“Oh, come on. It’s just a little white lie. Why are you making such a big deal out of it?”
“Because it’s a lie, and it’s not so little.”
“Dude, you’re never going to get anywhere with that mindset. Sometimes you just have to stretch the truth. Everyone does it.”
Does everyone lie?
Well, kinda. Research about lies and truth doesn’t tell a reassuring story:
- Psychologist Robert Feldman has studied lying for more than a decade. His research isn’t reassuring—60% of people lie during a typical 10-minute conversation and that they average two to three lies during that short timeframe.
- USC psychologist Jerald Jellison determined that people are lied to about 200 times a day.
- A study published in the Journal of Personality and Social Psychology found that 25 percent of the time, people lied for someone else’s sake.
This (and other) research doesn’t square very well with a survey done by Jim Kouzes and Barry Posner, The Leadership Challenge authors. They found that the most valued leadership quality is honesty. It led by a mile, signaling that integrity, truthfulness, and authenticity are hallmarks of character-based leaders.
To riff on an old AmEx tag line, honesty, integrity, and authenticiy are attributes no leader should leave home without.
Honesty consists of the unwillingness to lie to others; maturity, which is equally hard to attain, consists of the unwillingness to lie to oneself. ~Sydney J. Harris
If you’re a leader who sees value in truth and honesty, here’s seven things you can do to keep them front and center in leading yourself and others.
7 ways to keep truth front and center
1) Hold yourself and those on your team accountable for full truthfulness instead of what author Ralph Keyes calls “ledger-book” morality.
Ethics are judged on a sliding scale…If we add up truths and lies we’ve told and find more of the former than the latter, we classify ourselves honest…Conceding that his magazine soft-pedaled criticism of advertisers, one publisher concluded, ‘I guess you could say we’re 75 percent honest, which isn’t bad.’~Ralph Keyes
2) Encourage healthy debate and diversity of thought, opinion, and perspective. The most effective leaders encourage differing points of view and are careful not to position those who disagree as being wrong, a loser, or not likeable. They discourage groupthink and refrain from shooting the messenger.
The opposite of a correct statement is a false statement. But the opposite of a profound truth may well be another profound truth.~Niels Bohr
3) Watch for opinions that masquerade as facts, and correct them when they get conflated.
4) Be transparent. Say what you mean and mean what you say. Hidden agendas serve no one well. Own up, not double down on, being wrong.
Leaders who are candid and predictable—they tell everyone the same thing and don’t continually revise their stories—signal to followers that the rules of the game aren’t changing and that decisions won’t be made arbitrarily. Given that assurance, followers become more willing to stick their necks out, make an extra effort, and put themselves on the line to help their leaders achieve goals. ~ James O’Toole and Warren Bennis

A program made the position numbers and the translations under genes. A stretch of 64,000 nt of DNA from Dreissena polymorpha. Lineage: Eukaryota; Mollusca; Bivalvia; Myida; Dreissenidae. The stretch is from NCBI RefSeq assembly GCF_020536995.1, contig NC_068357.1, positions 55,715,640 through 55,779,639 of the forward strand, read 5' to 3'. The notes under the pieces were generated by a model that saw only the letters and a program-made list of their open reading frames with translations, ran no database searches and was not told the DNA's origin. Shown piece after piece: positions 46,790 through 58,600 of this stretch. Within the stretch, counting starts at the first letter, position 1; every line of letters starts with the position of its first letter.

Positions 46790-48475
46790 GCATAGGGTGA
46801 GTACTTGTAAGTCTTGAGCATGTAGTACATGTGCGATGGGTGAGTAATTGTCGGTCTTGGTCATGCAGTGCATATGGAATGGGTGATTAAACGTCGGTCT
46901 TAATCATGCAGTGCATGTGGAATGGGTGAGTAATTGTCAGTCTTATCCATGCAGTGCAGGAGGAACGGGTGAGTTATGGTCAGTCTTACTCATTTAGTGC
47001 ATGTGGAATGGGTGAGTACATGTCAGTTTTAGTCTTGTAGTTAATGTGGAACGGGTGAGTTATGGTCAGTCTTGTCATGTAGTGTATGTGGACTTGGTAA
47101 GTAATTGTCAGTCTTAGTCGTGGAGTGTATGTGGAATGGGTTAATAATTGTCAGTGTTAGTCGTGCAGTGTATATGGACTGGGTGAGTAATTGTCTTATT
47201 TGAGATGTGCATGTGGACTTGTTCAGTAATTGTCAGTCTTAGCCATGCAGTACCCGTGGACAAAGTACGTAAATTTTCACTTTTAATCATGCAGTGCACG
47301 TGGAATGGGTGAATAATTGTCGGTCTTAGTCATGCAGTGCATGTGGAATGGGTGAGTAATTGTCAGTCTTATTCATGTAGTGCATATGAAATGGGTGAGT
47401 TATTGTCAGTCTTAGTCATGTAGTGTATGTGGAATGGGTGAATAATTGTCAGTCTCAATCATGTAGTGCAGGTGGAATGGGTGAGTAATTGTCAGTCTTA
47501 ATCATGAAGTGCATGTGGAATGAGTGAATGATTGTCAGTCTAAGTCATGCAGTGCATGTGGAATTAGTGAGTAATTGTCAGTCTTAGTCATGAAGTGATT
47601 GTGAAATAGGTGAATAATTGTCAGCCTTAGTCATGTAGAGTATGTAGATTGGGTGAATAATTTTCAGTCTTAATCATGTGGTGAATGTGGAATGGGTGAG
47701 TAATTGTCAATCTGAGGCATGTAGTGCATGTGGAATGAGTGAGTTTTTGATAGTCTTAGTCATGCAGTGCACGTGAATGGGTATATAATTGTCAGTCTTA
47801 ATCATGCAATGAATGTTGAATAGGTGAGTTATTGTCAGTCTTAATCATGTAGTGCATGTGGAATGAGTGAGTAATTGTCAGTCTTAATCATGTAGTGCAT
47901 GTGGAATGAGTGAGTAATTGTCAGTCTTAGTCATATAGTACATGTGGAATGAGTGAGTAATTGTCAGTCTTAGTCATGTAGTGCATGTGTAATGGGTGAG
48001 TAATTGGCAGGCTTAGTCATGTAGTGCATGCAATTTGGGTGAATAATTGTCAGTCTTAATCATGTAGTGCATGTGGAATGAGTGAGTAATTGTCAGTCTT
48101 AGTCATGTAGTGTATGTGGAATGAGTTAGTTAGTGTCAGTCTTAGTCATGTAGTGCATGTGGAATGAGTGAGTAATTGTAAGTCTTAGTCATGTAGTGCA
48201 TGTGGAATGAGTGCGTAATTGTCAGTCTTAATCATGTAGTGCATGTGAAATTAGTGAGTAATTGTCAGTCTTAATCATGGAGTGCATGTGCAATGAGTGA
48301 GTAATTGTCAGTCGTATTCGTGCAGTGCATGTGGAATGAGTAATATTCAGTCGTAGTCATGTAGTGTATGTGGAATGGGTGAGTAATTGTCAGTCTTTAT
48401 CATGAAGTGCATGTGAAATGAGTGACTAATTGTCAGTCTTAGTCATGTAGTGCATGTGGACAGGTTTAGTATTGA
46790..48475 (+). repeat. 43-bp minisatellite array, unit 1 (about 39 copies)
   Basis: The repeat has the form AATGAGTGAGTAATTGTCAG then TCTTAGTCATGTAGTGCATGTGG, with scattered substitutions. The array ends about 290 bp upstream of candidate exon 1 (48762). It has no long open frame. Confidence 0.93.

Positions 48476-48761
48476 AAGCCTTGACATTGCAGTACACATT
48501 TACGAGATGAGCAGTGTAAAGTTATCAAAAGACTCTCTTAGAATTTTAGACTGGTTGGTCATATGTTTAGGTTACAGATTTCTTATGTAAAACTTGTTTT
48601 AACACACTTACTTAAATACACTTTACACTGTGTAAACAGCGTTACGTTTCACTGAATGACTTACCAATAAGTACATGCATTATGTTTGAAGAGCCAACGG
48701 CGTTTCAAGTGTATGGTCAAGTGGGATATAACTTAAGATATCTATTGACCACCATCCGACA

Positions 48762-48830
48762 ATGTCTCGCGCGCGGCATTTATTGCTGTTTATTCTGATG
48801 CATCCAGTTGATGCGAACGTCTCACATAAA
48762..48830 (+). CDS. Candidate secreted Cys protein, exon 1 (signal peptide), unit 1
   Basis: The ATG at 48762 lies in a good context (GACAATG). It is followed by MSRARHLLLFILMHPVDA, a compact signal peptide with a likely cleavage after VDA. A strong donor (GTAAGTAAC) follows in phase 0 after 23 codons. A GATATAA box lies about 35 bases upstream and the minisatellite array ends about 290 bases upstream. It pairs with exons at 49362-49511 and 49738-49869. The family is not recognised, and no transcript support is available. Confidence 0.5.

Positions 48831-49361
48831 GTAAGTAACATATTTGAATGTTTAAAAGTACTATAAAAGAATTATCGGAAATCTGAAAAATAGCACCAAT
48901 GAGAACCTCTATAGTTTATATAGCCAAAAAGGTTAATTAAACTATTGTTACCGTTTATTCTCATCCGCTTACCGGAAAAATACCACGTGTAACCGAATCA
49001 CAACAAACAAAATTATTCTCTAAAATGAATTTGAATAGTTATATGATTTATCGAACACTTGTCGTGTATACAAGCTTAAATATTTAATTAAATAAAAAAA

5) Make sharing the truth easy to do. Recognize and reward those who have the courage and candor to speak truthfully.
6) Welcome both/and polarities and manage the interdependent tensions that exist between them. Dr. Jean Lipman-Blumen says leaders must manage overlapping visions, mutual problems, and common goals and the diverse nature of individuals, groups, and organizations. Difference isn’t an untruth; it’s the new normal.
People with different lifestyles and different backgrounds challenge each other more. Diversity creates dissent, and you need that. Without it, you’re not going to get any deep inquiry or breakthroughs. ~ Paul Block, CEO of Merisant
7) Don’t give yourself a hall pass by believing your little lies are OK while those of others are unacceptable. Practice the South African philosophy of “ubuntu.”
[Ubuntu is] the essence of being human…it embraces hospitality, caring about others, being able to go the extra mile for the sake of others. We believe that a person is a person through another person, that my humanity is caught up, bound up, inextricably with yours. When I dehumanize you, I inexorably dehumanize myself. The solitary human being is a contradiction in terms and therefore you seek to work for the common good because your humanity comes into its own in belonging. ~ Desmond Tutu, social rights activist
Untruths move from the fringe to the mainstream when we allow them to do so. It’s up to us whether or not we allow that to happen.
I always wondered why somebody doesn’t do something about that. Then I realized I was somebody. ~Lily Tomlin
Image before quote by Scott Webb from Pixabay